Stacie Steinke, DePaul “Uncovering the Causes of Growth in Remittance-Sending Volume for Mexican Immigrants in the United States” As the number of Mexican immigrants has risen in the past ten years, the amount of money that they send to friends and family in Mexico has increased at much higher rate in the past five years. This paper explains the growth in the remittance-sending industry arising from an expanded array of sending mechanisms that were prompted and promoted by the Mexican and United States government.


James Stobaugh, University of California, Irvine “From Hawaii to the World: The Hawaiian Sovereignty Movement’s Connection to a Globalized World” The modern struggle for Hawaiian independence continues and offers an excellent site for studying how indigenous movements look beyond the geographic demarcations of identity and claims making to the broader scope of possibilities offered by the global community. I examine ways the Hawaiian Sovereignty Movement has, and can, negotiate their identity with other movements and a globalized world while preserving their uniqueness and heritage. Specifically, the ways that the movement allied its identity with anti-globalization interests during the 2000 Asian Development Bank meeting as well as the possibility of taking their claims to the International Criminal Court are considered.

Juha Suoranta, Visiting Professor of Finnish Studies and Sociology, University of Minnesota; University of Tampere, Finland. “Globalization and Pedagogy, or a View from Below: Towards Collaborative Social Relations of Educational Situations” In this presentation I argue that pedagogical reform is needed in present (westernized) higher education (as a repressive knowledge apparatus) to gain another, more equal, humane and ecological world. Present commodified higher education encourages instrumental approaches in teaching and learning. In this respect students are images of their study environment, and have seemed to internalize indifferent attitudes of their higher institution, and western societies at large. In confronting these questions I focus on the smallest particle of higher education _ the structure of teaching and learning process in the university classroom, and suggest the implementation of collaborative learning situations.

Kathleen A. Tobin, Purdue University, Calumet “Globalization, Water and Civil Society: Lessons from Bolivia” The world was watching as Bolivians successfully fought the privatization of their water by the U.S. Bechtel Corporation. This paper will examine ways in which the global press (mainstream and independent) covered this development, analyzing the perceived significance of issues, and suggesting how future policy makers might heed warnings in ways that incorporate alternative notions of water ownership and civic engagement. This is part of a larger research project examining how civil society and civic engagement have been connected to water issues in the developed world, and whether they might be connected in similar ways to future water projects in the developing world. The Bechtel case in Bolivia is an important one, as it brought to light the many layers of globalization as it relates to the privatization of water. Because Bechtel essentially lost this case, the episode may serve as a starting point in developing new options for water access in Latin America and elsewhere.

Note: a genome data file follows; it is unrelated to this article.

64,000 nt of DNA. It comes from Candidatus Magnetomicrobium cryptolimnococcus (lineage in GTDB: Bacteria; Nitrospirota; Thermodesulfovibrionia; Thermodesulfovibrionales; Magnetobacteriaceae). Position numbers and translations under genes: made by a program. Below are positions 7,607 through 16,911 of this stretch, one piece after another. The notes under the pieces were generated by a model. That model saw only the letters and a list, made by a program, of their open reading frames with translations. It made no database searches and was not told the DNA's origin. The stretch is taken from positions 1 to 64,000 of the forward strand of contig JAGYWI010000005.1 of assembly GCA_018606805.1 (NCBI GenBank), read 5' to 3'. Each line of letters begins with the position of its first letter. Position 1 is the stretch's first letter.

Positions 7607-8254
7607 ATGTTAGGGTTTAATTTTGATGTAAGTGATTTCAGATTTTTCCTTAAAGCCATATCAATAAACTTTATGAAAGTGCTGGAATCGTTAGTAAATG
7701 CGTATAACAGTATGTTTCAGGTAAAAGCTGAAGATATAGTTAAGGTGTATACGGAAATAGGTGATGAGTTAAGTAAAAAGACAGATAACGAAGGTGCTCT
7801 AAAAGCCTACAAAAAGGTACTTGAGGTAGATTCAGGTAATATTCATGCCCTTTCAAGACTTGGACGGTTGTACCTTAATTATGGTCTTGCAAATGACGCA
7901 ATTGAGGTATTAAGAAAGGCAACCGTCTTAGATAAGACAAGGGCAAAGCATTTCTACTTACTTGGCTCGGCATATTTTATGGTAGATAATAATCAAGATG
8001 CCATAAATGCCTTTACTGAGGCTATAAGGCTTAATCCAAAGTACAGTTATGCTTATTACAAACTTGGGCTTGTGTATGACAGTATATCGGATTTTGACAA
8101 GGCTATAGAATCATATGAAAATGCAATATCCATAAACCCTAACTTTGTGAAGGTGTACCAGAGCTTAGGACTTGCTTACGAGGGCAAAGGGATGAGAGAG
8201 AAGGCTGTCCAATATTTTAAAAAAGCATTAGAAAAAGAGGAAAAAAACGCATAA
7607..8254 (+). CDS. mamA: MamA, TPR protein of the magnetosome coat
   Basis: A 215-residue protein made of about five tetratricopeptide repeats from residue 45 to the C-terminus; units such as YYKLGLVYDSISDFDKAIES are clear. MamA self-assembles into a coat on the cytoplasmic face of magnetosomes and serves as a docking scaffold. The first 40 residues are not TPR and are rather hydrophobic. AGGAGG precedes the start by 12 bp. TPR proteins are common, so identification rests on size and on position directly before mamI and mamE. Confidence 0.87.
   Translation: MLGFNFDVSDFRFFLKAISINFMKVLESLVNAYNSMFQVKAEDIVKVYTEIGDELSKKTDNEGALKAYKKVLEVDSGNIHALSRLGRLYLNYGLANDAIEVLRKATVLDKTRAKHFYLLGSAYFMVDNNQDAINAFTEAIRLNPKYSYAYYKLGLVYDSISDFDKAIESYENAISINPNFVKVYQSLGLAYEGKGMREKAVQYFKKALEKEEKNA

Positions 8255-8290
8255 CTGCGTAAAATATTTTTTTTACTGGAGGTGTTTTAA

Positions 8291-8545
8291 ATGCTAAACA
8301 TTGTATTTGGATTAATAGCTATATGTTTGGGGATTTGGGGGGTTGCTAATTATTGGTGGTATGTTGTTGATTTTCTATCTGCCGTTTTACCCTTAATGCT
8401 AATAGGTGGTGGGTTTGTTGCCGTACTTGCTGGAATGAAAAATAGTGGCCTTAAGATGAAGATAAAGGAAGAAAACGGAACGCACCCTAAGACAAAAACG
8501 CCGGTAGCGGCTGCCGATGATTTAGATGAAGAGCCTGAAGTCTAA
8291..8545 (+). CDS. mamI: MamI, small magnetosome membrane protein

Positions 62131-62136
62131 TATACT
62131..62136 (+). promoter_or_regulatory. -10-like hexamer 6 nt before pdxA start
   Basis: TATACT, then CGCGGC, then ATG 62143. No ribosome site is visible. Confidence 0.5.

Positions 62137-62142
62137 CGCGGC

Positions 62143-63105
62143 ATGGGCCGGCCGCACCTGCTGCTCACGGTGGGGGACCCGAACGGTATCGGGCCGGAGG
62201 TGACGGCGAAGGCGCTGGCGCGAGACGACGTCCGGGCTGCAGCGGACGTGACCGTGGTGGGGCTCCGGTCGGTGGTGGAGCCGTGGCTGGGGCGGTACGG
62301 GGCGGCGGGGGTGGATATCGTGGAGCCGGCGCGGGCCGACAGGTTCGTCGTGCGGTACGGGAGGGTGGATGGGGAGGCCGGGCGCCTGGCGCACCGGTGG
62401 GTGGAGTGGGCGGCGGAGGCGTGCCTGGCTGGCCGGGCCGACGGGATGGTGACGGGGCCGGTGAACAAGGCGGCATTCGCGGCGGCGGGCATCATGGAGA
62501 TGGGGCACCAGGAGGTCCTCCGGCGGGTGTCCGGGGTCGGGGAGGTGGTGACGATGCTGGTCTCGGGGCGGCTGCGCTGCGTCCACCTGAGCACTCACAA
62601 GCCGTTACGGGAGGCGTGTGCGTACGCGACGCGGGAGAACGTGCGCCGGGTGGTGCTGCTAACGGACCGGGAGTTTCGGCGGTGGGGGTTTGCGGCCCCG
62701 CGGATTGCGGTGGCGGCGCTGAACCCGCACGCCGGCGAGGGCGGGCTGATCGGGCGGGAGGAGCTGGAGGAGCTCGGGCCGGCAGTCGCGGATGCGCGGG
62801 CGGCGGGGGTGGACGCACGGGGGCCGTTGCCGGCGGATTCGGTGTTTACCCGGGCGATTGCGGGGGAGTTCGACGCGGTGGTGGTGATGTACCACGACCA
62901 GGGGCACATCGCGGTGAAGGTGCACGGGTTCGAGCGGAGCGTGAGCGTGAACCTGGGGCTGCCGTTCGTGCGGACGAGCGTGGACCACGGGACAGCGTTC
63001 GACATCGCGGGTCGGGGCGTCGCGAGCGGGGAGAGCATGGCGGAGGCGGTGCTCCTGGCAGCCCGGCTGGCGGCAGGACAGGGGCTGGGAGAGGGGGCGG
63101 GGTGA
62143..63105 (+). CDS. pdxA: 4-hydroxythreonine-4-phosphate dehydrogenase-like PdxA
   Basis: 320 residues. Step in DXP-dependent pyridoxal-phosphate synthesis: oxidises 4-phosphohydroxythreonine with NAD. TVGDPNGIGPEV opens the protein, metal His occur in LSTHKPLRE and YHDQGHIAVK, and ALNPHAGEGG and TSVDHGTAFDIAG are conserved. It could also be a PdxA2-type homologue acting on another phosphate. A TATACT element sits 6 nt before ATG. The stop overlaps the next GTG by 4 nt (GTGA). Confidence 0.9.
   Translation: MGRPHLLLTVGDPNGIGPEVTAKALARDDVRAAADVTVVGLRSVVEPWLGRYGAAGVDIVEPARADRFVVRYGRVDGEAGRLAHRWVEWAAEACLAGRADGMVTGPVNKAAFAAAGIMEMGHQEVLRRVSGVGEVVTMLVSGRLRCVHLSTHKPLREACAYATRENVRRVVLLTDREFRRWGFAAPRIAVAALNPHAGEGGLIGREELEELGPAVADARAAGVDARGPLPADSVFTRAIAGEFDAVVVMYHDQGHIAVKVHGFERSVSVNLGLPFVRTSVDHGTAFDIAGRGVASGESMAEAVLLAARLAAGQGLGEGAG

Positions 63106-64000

Dr. Ganesh K. Trichur , St. Lawrence University “Two Gulfs: Perceptions and Lessons from the Privatization of Disaster” I argue in this paper that there are remarkable similarities between the political and military disasters in the Persian Gulf – where a deadly civil war rages in spite of and because of, the nature of US armed 19

occupation of Iraq – and the socio-political disasters in the Gulf of Mexico. In both cases, I want to argue, at work is rising and unsustainable costs of protection – rising ‘external’ costs of protection in the war on Iraq, and rising ‘internal’ costs of protection in the class wars waged on the domestic poor. ‘External’ and ‘internal’ are really two sides of the same coin – in the sense that in both cases a militarized state apparatus works on two fronts, abroad, and at home. Increasingly, this is a privatized military state apparatus, which appears to know only how to respond with “overwhelming force” to any problem it encounters. However, the quality of this force and its efficacy – abroad and at home – raises some interesting questions. In both spaces, the privatization of warfare and welfare points to a bizarre turn in US affairs, a turn whose long-term outcome point toward de-democratization trends in the United States. In this paper I present three dimensions of my object of investigation – I point out ‘elective affinities’ between Baghdad and New Orleans; I highlight perceptions of the US response to Katrina by scholars and media writing outside the national space; and I suggest some lines of action for a progressive Left in the US. I engage with the race and class dimensions of the natural disaster to argue that the question of ‘what is to be done’ is really a question of making the evacuees central in all future decision-making. In the first place the hurricane, its effects, and the management of its effects, have disempowered and intensified the estrangement of Afro-American communities at the center of the disaster. It brings questions of race to the forefront of the discussion, much as the war in Baghdad alerts us repeatedly to the questions of race in the invasion and occupation of Iraq. A ‘new deal’, which involves reconstruction, rehabilitation, and constructive re-creation of hurricane-ravaged Afro-American communities in the affected states of southern US is a minimal expectation. Reconstruction efforts, I argue, should integrally involve AfroAmerican communities. Instead of channeling funds through the Red Cross and other such volunteer organizations, I argue that organizations like Community Labor United – a coalition of low-income groups in New Orleans – be empowered with the project of rebuilding damaged cities and restoring the morale and self-esteem of affected populations. Third, I argue that responses to the effects of Katrina will have profound long-term consequences for processes of democratization and de-democratization in the US. I also argue that Katrina affords a unique opportunity for re-aligning the political solidarities of community-labor organizations rooted in communities of color and the predominantly anti-war white peace groups.